The two basement rooms of the Uránia National Film Theatre were designed during the full renovation between 2000 and 2002, on the newly created level below the Main Hall. At that time, with the spread of multiplexes, the long-established movie theatres in Budapest closed one after the other, and by 1999, attendance at the Uránia Cinema had dropped so dramatically that it had to be temporarily closed.

Professional organisations and the press took action almost immediately and unanimously to protest against the closing of the building, which was completed in 1896 and has a long tradition in Hungarian film and cinema. In the end, due to the importance of preserving the function, the cultural administration decided to create a representative, national presentation institution of film art in the former movie theatre.

The renovation was not only about the monument reconstruction that had been due for years, but also about the modern expansion, with the creation of additional screening rooms. The tender announced in January 2000 was won by Mányi István Építész Stúdió, which envisioned the two smaller rooms to be built under the Main Hall. This concept was synonymous with the complex installation of the basement.

Uránia's basement screening rooms are open (Photo: Uránia National Film Theatre)

Originally, there was no basement level under the then more than a hundred-year-old building, it had to be dug out, but with the help of advanced grouting technology, the palace designed by Henrik Schmahl at 21 Rákóczi Road was put on an almost new footing.

The renovation, which included the renovation of the facade, the reconstruction of the interior spaces with rich ornamentation, the renovation of the air conditioning and ventilation system, the modernisation of the stage technology of the Main Hall and the construction of the upstairs café, was accompanied by the creation of the cinema function of the basement. The reconstructed National Film Theatre was handed over on 1 April 2002.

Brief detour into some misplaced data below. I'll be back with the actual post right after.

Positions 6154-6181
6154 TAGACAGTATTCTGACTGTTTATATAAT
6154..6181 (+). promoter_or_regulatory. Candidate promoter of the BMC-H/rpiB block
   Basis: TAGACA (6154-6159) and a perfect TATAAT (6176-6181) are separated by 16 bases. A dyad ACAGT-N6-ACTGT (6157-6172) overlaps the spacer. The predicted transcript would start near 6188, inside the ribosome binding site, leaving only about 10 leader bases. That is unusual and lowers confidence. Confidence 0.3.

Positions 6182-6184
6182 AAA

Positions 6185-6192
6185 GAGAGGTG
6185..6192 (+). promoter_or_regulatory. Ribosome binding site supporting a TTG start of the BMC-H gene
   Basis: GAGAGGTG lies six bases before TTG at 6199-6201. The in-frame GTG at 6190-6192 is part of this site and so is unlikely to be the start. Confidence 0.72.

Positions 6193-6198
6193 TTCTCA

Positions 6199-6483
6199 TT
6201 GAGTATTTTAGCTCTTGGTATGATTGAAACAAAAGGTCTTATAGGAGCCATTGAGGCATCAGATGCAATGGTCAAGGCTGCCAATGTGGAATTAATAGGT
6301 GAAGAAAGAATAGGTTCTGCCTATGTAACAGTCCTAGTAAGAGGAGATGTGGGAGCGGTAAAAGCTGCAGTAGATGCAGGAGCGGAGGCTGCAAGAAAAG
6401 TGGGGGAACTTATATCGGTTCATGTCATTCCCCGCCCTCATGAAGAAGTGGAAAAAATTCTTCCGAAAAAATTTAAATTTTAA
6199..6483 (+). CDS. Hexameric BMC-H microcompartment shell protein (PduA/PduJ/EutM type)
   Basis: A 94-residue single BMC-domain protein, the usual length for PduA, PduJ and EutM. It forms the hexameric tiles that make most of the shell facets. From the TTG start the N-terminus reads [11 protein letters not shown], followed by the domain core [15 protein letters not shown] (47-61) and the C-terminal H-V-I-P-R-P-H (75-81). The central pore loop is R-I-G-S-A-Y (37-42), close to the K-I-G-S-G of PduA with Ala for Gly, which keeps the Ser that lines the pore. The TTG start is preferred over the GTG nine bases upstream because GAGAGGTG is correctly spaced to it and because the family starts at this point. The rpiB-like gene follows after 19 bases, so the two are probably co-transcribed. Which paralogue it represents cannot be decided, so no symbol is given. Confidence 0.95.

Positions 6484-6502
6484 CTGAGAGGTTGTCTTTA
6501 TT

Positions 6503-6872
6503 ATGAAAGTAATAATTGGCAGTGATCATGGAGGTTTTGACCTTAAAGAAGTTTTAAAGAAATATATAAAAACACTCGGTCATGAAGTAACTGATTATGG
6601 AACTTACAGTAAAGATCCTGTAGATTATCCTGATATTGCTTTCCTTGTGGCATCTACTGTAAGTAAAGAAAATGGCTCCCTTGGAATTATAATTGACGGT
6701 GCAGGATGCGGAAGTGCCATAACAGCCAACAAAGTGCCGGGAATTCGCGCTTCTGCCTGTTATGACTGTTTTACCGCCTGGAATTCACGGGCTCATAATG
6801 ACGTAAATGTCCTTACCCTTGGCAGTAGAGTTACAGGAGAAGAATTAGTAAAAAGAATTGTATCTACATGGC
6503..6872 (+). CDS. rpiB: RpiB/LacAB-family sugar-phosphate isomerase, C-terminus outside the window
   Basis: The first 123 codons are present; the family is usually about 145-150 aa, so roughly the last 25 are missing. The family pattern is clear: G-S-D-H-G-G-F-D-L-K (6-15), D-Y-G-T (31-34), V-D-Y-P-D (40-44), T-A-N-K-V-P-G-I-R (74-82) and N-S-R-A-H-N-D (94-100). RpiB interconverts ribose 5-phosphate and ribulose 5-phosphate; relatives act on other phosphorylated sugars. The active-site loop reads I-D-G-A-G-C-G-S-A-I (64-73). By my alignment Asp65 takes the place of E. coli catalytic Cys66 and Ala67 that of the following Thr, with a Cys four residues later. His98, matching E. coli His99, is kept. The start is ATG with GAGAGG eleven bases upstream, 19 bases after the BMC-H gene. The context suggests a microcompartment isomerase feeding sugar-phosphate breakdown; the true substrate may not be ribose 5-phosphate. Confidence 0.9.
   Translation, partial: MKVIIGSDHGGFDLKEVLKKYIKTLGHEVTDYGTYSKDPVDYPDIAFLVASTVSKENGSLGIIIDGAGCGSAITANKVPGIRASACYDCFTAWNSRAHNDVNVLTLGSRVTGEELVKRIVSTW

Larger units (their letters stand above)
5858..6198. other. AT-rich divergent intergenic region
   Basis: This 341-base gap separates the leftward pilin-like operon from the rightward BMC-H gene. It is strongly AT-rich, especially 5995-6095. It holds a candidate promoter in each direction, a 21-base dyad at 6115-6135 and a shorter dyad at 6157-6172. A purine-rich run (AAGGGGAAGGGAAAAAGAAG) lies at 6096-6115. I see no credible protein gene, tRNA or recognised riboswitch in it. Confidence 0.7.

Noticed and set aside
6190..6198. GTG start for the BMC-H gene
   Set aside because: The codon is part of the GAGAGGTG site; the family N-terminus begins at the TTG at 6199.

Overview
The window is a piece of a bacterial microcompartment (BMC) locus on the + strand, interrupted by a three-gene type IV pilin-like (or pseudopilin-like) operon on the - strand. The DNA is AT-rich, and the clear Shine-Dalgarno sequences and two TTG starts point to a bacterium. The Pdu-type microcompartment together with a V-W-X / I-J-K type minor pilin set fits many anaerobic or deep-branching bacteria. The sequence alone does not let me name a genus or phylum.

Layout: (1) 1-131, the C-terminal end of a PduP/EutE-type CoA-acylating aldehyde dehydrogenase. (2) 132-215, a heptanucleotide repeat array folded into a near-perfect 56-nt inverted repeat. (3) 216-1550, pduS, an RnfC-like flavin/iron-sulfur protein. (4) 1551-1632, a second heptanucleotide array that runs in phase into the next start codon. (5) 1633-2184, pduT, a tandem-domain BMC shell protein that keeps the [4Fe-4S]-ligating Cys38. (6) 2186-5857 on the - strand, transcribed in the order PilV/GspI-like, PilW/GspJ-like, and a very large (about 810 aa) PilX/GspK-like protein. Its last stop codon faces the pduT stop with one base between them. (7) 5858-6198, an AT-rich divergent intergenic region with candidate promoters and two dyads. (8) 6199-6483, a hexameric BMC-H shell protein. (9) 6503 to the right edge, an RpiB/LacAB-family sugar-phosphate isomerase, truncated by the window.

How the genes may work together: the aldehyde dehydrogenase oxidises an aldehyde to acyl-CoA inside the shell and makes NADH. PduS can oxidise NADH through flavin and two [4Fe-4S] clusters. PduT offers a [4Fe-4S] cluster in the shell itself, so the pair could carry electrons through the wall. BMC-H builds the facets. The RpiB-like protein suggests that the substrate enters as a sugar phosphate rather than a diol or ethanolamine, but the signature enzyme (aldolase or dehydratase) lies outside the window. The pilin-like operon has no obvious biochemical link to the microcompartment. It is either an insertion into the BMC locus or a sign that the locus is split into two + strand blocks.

The Main Hall of Uránia (Photo: Kristóf Kelecsényi)

Between the two rooms in the basement, which can accommodate nearly seventy people, a vaulted so-called foyer was created, in which an Indian teahouse used to operate, but currently this intermediate space is not intended for a catering function.

As Pestbuda previously reported: Uránia, originally built as a nightclub in the mid-1890s, is Budapest's most characteristic building with Moorish features, which attracts the attention of passers-by with its oriental style. Henrik Schmahl designed the building for the Nagyvárad architect Kálmán Rimanóczy on the Rákóczi Road (or Kerepesi Road at that time) lot, originally it housed a concert and dance hall. The main facade of the five-story building is dominated by the Moorish style, which is mostly reflected in the shape and decoration of the windows.

Cover photo: The Uránia National Film Theatre building (Photo: Balázs Both/


From Venice to Moorish ornaments – Uránia National Film Theatre turn 125

Fabulous East in Budapest at the turn of the century - Turkish architecture and places of amusement